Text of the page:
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For California read Ireland

Latest post from Paul Krugman commenting on the mess in California.

“The seeds of California’s current crisis were planted more than 30 years ago, when voters overwhelmingly passed Proposition 13, a ballot measure that placed the state’s budget in a straitjacket. Property tax rates were capped, and homeowners were shielded from increases in their tax assessments even as the value of their homes rose.

The result was a tax system that is both inequitable and unstable. It’s inequitable because older homeowners often pay far less property tax than their younger neighbors. It’s unstable because limits on property taxation have forced California to rely more heavily than other states on income taxes, which fall steeply during recessions.”

Of course Ireland went further than California; capping property taxes was not enough for us, we abolished them entirely!

The Irish government did increase transaction taxes on property  such as stamp duty, which fell even more steeply than income taxes in our recession.  What is generally not known is that the extreme drop in transactions receipts also affects local government which has become very reliant on development levies paid by builders and developers for infrastructure benefits.  In the good times, development levies were payable when development commenced or sometimes with negotiation, when sales were made.  Now local authorities are demanding full payment of levies on receipt of  Planning Permission (permits) because some authorities are finding it hard to pay their staff from their central allocation.    The unthinkable – part-time pay for part time-working by public servants is being seriously contemplated!

Developers are pulling back from submitting viable schemes and even (it is whispered)  appealing their own successful permissions to an Bord Pleannala (higher planning authority) to stave off the evil day when levies are due.

Annual Land Value Taxes, replacing all transaction taxes such as Stamp duty and Development Levies as described on the Feasta and Smart Taxes submissions to the Commission on Taxation, is the solution to this crisis.

The new environmental pillar of social partnership broadly supports land value tax as a fairer and more sustainable than an old fashioned property tax.  See the extract below and link to their submission to the Commission on Taxation.

“Transaction taxes such as stamp duties, VAT and sales taxes inhibit proper market functioning; are an inducement to the grey economy and should be phased out and replaced with annual land taxes.

LVT could immediately raise desperately needed revenue for local authorities to provide energy, waste, educational and transport infrastructure for local communities.  It would also reduce pressure on elected representatives to over-zone or rezone prematurely for development.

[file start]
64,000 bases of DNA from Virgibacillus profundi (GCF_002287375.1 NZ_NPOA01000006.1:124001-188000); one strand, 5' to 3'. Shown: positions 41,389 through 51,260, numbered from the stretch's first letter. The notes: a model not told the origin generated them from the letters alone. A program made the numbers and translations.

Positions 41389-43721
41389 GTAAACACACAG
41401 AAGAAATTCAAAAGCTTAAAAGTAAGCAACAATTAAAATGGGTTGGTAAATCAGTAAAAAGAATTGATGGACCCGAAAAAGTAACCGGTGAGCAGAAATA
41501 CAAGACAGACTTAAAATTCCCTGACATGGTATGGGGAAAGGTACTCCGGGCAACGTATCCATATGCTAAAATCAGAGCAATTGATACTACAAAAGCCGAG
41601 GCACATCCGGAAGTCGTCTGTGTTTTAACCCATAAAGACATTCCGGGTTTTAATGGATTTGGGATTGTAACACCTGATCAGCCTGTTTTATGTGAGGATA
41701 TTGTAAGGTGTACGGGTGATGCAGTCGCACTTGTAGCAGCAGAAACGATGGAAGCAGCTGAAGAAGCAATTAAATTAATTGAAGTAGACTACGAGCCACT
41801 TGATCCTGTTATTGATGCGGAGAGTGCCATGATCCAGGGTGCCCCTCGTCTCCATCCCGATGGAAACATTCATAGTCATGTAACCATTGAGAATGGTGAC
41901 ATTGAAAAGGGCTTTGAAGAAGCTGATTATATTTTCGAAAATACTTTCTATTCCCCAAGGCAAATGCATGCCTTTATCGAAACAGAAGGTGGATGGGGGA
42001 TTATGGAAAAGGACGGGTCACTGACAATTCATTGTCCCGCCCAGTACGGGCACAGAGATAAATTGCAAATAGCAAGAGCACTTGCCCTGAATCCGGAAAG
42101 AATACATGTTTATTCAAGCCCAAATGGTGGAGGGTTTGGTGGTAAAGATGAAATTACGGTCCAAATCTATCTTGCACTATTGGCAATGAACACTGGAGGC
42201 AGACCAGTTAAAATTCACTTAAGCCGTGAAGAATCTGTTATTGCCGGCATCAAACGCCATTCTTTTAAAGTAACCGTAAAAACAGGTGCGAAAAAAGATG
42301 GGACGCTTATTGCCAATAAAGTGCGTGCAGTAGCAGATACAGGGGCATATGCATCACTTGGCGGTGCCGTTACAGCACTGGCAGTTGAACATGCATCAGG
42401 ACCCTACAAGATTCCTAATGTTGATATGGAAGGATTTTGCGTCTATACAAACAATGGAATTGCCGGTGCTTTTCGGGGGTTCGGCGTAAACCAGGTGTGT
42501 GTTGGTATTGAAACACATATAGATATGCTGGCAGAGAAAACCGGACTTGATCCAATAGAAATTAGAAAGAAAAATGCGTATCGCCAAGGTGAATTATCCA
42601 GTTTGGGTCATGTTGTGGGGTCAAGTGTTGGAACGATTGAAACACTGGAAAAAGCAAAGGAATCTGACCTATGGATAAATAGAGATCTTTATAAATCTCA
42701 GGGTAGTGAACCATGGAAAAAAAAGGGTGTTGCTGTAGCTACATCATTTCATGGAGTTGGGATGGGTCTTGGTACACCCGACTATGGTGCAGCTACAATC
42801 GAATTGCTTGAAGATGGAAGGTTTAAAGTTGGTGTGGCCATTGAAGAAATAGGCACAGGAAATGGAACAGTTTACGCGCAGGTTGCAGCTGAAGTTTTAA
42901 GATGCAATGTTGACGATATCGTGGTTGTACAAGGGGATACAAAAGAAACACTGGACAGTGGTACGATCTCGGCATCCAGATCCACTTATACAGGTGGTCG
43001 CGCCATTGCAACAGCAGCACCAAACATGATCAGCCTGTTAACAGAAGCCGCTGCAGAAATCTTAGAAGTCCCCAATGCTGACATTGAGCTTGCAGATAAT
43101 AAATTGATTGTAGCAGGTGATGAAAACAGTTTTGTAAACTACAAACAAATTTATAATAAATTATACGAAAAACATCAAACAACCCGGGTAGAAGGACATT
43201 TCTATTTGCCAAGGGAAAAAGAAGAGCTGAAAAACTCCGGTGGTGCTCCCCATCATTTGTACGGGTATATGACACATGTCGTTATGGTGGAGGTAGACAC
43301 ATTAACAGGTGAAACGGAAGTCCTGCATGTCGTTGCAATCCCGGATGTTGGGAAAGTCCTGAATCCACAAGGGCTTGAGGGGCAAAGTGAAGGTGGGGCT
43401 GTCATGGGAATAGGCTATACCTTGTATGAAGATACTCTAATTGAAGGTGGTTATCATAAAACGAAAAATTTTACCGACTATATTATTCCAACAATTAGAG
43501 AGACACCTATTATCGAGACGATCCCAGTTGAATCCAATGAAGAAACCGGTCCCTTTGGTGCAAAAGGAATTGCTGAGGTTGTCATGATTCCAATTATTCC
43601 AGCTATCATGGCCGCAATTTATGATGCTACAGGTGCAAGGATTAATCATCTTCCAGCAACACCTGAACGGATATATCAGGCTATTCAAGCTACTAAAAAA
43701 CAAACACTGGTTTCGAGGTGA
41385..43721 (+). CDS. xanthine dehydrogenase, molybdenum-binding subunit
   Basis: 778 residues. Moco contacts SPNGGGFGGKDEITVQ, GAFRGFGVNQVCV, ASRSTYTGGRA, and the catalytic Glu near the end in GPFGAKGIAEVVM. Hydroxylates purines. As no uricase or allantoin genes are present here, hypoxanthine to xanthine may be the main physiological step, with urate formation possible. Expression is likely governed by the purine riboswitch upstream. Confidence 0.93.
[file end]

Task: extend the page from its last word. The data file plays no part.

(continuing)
LVT is based on the value of land, depending on parameters such as type, zoning, location, and connectivity. Thus the LVT on a Dublin 4 detached house would be high and that applied to a rural dwelling with no services would be low.  Owner-occupants of a multi-story residence in a town or city would divide the LVT between them.  In this way increased residential densities are encouraged whilst rural dwellers are not penalised.”

The Construction Industry Council broadly supports an annual Land Value Tax as LVT would support sustainable new construction and building refurbishment in a way that a tax on building size or value could not.

Why are the Unions and other social parties and commentators still demanding a crude property tax on second homes and ‘trophy houses’.  What is a trophy house anyway – tiny partments were fetchign fantastic multiples of rental value in the bubble.  How do you value a dwelling with all their variety in a transparent way in this free-falling property market?  Estate agents have resisted publically reporting accurate rental and sale prices of homes on the basis that it breached the confidentiality of their clients.  There is no database of home prices linked to size, quality, condition and location that would form the basis of a comprehensive objective property tax in Ireland.

If ‘trophyness’ is based on high capital value, it will hit urban dwellers harder than rural dwellers. Self-declared property values as a basis of a tax was tried in Ireland.  It was seen as a tax on Dubliners whose homes were worth more than the rest of the country (and who are perhaps, more tax compliant than their rural brethern) – and it failed miserably.

If ‘trophyness’ is judged on the basis of square footage, rural dwellers will be hard hit as they have built themsleves humungously large McMansions all over the countryside over the last fifteen years.

Let us hope it is the latter definition that is adopted as an interim measure.   It won’t take long before the Soldiers of Destiny get the message from their provincial heartland that a more intelligent local tax is needed, and by that time we might have our land registration and land valuation for the country completed.

Posted in Land Taxation, News, Site Value Tax.

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